The parties were heavily masked and left their wagons and buggies on the hill near James Westbay’s, from which place they hauled their victim to the tree where Smith Williams was hung, where the rope, a small cotton one, was thrown over a limb, the negro drawn about three feet from the ground, when the rope was made fast around the body of the tree, where he was found hanged the next morning by Thos. Cowan, Thos. Furlong, and the writer, apparently occupying an identical space in which Smith Williams was hung.
Early next morning Squire Baker was notified and held an inquest, after which the body was cut down and buried in the pauper burying ground. The body while suspended was viewed by a large number of people both from the town and the surrounding country.
The mob was very poorly organized, the leader seemingly to have no control, everyone speaking, but calling no names. After the hanging it seems that they became demoralized, leaving behind them evidences that may cause them trouble. At Florence X-Roads they turned their wagon over, and in the morning a buggy curtain and two or three hats were found and in one was a very neatly embroidered hat band bearing three initials. At that point the boisterous conduct of the parties frightened the widow Crigler so bad that she and her children were about ready to flee to a neighbor’s, when the mob left. Several who saw them there say they all appeared to be about half drunk.
It is supposed that the mob came from Walton and vicinity and that the hanging of Dickson was not for what he had done so much as for what he might do again in the event he should again escape. The people up there knew him and feared that when again free, he might attempt to seek vengeance by use of the torch, and rather than risk the destruction of their property and homes, they resorted to the desperate act of taking the life of a fellow man under conditions for which the law of the land has no sanction, but for which it provides severe punishment. Dickson had committed no offense for which the death penalty could have been administered under the law, and the parties who did the work of Sunday morning can present no excuse for their deed, and can only say, as they told Mr. Cowen, that ‘he was not safe in the jail” and that they feared him when at liberty.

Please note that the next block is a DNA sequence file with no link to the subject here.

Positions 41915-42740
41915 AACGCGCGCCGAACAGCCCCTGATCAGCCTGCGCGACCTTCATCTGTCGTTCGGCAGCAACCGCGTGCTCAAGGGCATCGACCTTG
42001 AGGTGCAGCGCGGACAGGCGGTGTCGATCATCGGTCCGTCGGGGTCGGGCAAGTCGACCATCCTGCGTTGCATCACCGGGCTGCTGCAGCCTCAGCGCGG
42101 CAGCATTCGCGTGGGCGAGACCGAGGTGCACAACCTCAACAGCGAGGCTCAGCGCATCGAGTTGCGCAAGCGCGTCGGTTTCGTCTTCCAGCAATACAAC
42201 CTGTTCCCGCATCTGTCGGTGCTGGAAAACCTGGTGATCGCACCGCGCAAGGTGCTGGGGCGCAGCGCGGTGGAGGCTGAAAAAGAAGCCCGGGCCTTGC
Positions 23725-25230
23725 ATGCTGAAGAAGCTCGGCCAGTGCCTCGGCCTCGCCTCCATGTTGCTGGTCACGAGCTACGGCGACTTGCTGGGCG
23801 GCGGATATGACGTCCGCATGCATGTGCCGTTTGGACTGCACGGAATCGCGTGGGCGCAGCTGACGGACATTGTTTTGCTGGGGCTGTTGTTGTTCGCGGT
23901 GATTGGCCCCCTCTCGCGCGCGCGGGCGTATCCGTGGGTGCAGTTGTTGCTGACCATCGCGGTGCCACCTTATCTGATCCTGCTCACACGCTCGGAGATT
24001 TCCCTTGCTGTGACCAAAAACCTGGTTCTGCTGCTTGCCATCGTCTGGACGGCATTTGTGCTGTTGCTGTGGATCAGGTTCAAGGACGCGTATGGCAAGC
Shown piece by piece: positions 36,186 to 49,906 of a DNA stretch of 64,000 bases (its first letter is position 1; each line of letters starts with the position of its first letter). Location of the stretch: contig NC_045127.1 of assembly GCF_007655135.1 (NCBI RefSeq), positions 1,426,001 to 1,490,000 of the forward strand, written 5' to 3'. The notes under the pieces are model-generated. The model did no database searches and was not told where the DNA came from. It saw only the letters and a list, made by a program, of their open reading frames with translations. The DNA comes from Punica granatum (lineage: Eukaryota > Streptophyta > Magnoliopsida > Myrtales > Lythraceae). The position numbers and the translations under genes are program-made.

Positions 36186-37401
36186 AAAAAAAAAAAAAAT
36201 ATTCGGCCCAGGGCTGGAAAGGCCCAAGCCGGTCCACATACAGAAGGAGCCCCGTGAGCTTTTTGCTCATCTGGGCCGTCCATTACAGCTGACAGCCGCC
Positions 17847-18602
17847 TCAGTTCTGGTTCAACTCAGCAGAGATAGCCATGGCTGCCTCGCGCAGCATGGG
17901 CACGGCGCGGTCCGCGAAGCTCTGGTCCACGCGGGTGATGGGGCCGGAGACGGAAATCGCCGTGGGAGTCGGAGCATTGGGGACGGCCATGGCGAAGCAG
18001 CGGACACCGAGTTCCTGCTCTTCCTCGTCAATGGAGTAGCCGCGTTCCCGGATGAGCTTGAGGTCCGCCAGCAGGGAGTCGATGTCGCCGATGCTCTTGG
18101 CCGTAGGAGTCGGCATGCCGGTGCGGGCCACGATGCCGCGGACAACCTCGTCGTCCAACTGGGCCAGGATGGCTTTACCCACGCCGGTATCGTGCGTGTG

Shawhan, the prisoner who was in jail with Dickson, was badly frightened and is anxious to be removed to the Covington jail.
Had the mob Saturday night been as well disciplined as the one who hung Williams, no track or trace of it would have been visible Sunday morning after the heavy rain which followed the hanging.
For the last eight years Boone County has averaged one negro lynching each year.
It is thought Grant county contributed to the mob.
The indications are that Dickson’s body was taken for the benefit of science.
The hats that were found at Florence X-Roads Sunday morning after the hanging very suddenly left the possession of Esq. E. H. Baker.
from the Boone County Recorder, May 7, 1884